Abel Chikanda is an Associate Professor in the School of Earth, Environment & Society (SEES) at McMaster University in Hamilton, Ontario. He holds a PhD in Geography from Western University (2010) and was an Assistant / Associate Professor at the University of Kansas (2015 – 2022). Prior to that, he was a SSHRC postdoctoral fellow at Queen’s University (2010-2012) and Research Coordinator at the Balsillie School of International Affairs (2013-2015). He also worked as a lecturer at the University of Zimbabwe (2004-2006). His research focuses on African immigrant integration, the role of diasporas in developing their countries of origin, and exploring the ways in which African cities can build sustainable and resilient food systems. He is an active member of the Southern African Migration Programme (SAMP), the African Urban Food Network (AFSUN), the Hungry Cities Partnership (HCP) and the Migration and Food Security (MiFOOD) research networks. For full biography and publications, please see https://experts.mcmaster.ca/display/chikana
Dr. Isaac Odoom is an Assistant Professor of Political Science at Carleton University specializing in International Relations and the Politics of Development in the Global South with a focus on Africa. Dr. Odoom attained his PhD in Political Science (International Relations and Comparative Development) from the University of Alberta, Canada. He is also a Non-Resident Fellow at The Centre for Asian Studies, University of Ghana, Accra. Dr. Odoom’s research program focuses on African Politics, International Development, Africa-China relations, China’s foreign policy, Rising Powers in Global governance, South-South Cooperation, and the Political Economy of Development in the Global South. He is also interested in Critical International Relations and pedagogy, particularly questions around academic dependency and decolonization in higher education. Dr. Odoom’s ongoing research examines the impact of Chinese energy and technology investments in Canada and across Africa. For full biography and publications, please see: https://carleton.ca/polisci/people/isaac-odoom/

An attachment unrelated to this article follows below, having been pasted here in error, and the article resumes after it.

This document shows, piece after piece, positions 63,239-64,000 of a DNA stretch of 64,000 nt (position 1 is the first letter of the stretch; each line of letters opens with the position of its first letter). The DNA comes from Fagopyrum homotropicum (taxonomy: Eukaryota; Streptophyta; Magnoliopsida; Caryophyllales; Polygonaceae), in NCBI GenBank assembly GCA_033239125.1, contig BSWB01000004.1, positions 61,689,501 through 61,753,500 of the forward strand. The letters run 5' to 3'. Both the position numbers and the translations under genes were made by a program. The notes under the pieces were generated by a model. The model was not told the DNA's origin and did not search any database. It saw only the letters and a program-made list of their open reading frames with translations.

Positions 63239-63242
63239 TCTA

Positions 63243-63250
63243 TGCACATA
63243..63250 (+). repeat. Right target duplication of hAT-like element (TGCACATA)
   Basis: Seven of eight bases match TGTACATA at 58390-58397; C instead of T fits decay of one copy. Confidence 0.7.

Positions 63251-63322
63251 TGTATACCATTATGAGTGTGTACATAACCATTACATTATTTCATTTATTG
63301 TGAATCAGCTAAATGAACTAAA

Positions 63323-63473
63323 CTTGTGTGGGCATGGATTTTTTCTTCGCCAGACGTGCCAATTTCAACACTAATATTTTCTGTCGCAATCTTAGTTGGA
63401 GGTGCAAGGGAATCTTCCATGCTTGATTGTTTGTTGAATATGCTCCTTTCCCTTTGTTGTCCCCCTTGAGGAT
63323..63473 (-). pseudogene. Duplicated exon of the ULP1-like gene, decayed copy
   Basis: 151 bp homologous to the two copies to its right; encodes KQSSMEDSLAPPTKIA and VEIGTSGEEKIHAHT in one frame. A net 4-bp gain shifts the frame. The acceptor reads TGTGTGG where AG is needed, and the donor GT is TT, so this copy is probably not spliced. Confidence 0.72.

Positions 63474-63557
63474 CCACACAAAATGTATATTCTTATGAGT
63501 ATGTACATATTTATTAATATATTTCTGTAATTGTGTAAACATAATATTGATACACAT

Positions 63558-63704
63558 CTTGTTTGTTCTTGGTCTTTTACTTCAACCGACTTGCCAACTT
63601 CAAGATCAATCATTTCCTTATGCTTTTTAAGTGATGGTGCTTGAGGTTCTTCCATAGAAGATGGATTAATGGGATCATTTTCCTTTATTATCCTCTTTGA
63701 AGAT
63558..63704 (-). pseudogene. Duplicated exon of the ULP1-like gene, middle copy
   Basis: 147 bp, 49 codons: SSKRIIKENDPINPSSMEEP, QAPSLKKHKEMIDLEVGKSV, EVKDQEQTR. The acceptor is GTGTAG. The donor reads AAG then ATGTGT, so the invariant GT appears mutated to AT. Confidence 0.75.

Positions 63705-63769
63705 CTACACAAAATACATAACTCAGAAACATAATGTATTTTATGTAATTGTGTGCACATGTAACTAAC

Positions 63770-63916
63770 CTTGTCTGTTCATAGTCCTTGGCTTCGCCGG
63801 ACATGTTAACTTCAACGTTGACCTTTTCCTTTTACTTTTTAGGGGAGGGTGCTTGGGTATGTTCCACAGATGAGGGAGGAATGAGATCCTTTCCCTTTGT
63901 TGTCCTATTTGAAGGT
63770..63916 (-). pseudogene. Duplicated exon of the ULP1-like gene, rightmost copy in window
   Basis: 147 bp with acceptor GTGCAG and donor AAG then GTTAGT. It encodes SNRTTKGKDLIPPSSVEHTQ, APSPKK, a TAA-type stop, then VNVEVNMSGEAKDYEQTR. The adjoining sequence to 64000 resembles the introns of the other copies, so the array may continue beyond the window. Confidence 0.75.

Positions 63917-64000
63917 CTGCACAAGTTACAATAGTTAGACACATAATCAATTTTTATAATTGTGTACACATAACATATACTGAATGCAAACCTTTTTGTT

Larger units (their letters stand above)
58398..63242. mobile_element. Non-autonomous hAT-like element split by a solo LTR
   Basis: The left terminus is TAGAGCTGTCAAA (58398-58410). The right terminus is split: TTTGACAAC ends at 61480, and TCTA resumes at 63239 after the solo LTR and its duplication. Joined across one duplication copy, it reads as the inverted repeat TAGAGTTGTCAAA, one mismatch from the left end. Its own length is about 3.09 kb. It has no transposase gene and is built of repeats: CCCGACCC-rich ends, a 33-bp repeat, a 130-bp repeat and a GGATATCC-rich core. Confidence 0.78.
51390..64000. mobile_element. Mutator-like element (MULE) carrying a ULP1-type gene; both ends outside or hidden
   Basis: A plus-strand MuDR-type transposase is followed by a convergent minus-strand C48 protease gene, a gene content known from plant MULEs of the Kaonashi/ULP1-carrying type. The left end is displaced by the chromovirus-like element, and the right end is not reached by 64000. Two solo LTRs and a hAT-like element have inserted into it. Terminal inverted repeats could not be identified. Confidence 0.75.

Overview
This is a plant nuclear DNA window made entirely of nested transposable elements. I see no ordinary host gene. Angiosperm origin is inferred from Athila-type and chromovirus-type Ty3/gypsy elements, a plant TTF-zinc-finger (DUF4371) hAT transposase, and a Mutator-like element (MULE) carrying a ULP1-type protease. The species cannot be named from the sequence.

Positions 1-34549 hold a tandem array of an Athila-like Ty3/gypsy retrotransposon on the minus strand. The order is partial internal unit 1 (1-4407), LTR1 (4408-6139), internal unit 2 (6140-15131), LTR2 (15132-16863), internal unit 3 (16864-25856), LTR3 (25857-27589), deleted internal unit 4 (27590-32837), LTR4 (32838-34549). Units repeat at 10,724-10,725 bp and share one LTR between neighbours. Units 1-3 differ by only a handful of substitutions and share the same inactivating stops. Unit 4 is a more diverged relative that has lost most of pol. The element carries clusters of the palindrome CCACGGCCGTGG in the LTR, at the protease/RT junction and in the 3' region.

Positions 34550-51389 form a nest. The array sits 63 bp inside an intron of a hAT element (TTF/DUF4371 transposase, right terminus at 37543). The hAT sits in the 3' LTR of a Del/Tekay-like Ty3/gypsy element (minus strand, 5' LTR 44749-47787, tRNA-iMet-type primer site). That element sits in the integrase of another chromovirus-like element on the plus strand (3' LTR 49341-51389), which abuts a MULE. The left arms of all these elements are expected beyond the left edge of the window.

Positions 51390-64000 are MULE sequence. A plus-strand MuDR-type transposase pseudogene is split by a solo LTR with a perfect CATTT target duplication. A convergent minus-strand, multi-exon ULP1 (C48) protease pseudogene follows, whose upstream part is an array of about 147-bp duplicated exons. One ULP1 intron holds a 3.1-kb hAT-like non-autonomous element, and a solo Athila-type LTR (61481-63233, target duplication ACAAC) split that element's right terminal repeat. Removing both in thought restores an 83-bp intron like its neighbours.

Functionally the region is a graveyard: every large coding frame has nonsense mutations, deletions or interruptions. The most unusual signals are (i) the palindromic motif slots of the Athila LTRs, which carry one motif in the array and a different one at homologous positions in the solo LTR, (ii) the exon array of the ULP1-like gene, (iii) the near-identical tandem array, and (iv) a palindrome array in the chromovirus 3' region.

Graduate Student Representatives
"Chikezirim Nwoke (Chike) is a Vanier Scholar and PhD Candidate at Carleton University, Ottawa. He has been a Visiting Researcher at the Center of African Studies at the University of Edinburgh’s School of Social and Political Science and a Visiting Research Fellow at Brown University’s Watson Institute of International and Public Affairs. He has equally received academic and research awards and grants from Darmstadt University, Germany, Memorial University, Canada, and the University of Nigeria, Nsukka, where he completed degree programs. In addition to collaborating with multiple organizations including UNESCO and Save the Children in research and project development, Chikezirim has led and supported youth-focused initiatives in Nigeria, Cameroun, South Sudan and Ethiopia among other countries. His research which broadly circles around critical development studies, social movements, youth culture and alternative livelihood, have appeared in academic journals such as the Journal of Humanitarian Affairs, Journal of Telemedicine and Telecare, Africa Spectrum, and Nokoko".
Ex Officio - CJAS Editorial Team